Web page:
When a matter of seconds or plane milliseconds makes the difference between a positive or negative consumer experience, you can’t sire to leave the performance of merchantry hair-trigger software and strained intelligence up to chance. Join a discussion on how some of the biggest names in the merchantry slide the most challenging workloads on their platforms to solve a range of challenges, including developer productivity, responsiveness, deject scaling costs, and more.
About the speakers
Kelly Hammond, Senior Director, Strategic and Visual Deject Engineering, Intel
Kelly Hammond is the Senior Director of Strategic and Visual Deject Engineering at Intel, leading a global software and performance optimization organization partnering with customers who are among the most innovative tech companies in the world.
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Since joining Intel in 2010, Kelly has specialized in systems software, primarily in Linux and Linux-based operating systems, including Chrome and Android. She has led teams developing products ranging from Android phones, Ultrabook sensor based applications, and pathfinding work with strained intelligence for thermal solutions. Career highlights include achieving the most performant Linux OS with Clear Linux, growing the robot operating system (ROS2) ecosystem for industrial applications, and teaching the ‘Outside In’ systems engineering workshop. She holds one patent for her work on sensors and currently has flipside patent pending for AI unromantic to thermal solutions. Prior to Intel, she worked at Northrup Grumman on radars and satellite navigation systems.
A systems and electrical engineer by training, Kelly has a master’s stratum from the Massachusetts Institute of Technology in system diamond and management and holds a bachelor’s stratum in electrical engineering from the University of Washington. Outside of work she enjoys the outdoors with her family, volleyball, and the creative arts.
Elizabeth Bramson-Boudreau, CEO and Publisher, MIT Technology Review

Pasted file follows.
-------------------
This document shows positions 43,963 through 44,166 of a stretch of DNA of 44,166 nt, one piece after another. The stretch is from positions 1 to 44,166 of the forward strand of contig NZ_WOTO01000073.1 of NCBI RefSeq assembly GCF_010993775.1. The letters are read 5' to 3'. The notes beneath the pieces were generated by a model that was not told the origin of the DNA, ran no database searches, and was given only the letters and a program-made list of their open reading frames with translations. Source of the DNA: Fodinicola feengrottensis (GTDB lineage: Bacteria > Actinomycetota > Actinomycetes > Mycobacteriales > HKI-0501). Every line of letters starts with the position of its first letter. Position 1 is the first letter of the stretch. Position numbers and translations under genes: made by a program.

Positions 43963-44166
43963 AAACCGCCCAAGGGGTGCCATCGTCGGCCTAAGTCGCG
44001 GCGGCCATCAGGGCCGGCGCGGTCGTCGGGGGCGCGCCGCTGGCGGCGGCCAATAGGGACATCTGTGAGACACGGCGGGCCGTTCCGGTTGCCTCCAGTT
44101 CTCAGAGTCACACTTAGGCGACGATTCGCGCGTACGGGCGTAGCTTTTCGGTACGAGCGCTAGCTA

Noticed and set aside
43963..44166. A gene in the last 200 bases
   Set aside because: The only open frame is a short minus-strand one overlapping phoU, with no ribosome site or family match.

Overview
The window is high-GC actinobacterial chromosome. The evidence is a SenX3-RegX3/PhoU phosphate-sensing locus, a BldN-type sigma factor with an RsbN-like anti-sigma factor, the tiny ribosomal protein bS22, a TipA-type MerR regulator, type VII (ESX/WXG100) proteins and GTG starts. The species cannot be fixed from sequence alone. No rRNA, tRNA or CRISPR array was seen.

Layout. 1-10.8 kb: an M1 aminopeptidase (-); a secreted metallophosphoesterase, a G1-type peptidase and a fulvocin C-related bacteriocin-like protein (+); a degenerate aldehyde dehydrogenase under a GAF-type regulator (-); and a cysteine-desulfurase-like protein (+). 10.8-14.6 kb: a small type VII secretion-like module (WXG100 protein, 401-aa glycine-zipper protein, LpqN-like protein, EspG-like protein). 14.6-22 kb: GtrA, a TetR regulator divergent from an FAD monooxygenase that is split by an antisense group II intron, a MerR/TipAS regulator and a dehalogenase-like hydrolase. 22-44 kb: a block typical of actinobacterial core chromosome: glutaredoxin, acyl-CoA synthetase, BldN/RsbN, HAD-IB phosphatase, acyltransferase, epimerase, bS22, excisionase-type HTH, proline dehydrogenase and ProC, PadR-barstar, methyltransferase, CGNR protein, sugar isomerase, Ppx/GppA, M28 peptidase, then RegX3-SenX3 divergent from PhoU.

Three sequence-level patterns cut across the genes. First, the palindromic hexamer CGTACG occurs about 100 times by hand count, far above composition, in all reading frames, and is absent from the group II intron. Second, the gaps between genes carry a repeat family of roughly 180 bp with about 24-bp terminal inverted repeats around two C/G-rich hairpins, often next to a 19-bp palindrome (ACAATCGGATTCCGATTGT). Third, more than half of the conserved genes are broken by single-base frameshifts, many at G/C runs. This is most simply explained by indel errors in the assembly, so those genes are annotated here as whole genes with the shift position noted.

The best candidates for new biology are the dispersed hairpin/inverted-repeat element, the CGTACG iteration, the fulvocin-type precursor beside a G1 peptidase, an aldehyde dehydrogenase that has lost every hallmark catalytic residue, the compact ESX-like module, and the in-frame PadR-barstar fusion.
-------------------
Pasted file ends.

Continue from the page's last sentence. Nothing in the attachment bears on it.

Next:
Elizabeth Bramson-Boudreau is the CEO and publisher of MIT Technology Review, the Massachusetts Institute of Technology’s self-sustaining media company.
Since Elizabeth took the helm of MIT Technology Review in mid-2017, the merchantry has undergone a massive transformation from its previous position as a respected but niche print magazine to a widely read, multi-platform media trademark with a global regulars and a sustainable business. Under her leadership, MIT Technology Review has been lauded for its editorial authority, its best-in-class events, and its novel use of independent, original research to support both advertisers and readers.
Elizabeth has a 20-year preliminaries in towers and running teams at world-leading media companies. She maintains a keen focus on new ways to commercialize media content to request to discerning, taxing consumers as well as B2B audiences.
Prior to joining MIT Technology Review, Elizabeth held a senior executive role at The Economist Group, where her leadership stretched wideness merchantry lines and included mergers and acquisitions; editorial and product megacosm and modernization; sales; marketing; and events. Earlier in her career, she worked as a consultant recommending technology firms on market entry and international expansion.
Elizabeth holds an executive MBA from the London Merchantry School, an MSc from the London School of Economics, and a bachelor’s stratum from Swarthmore College.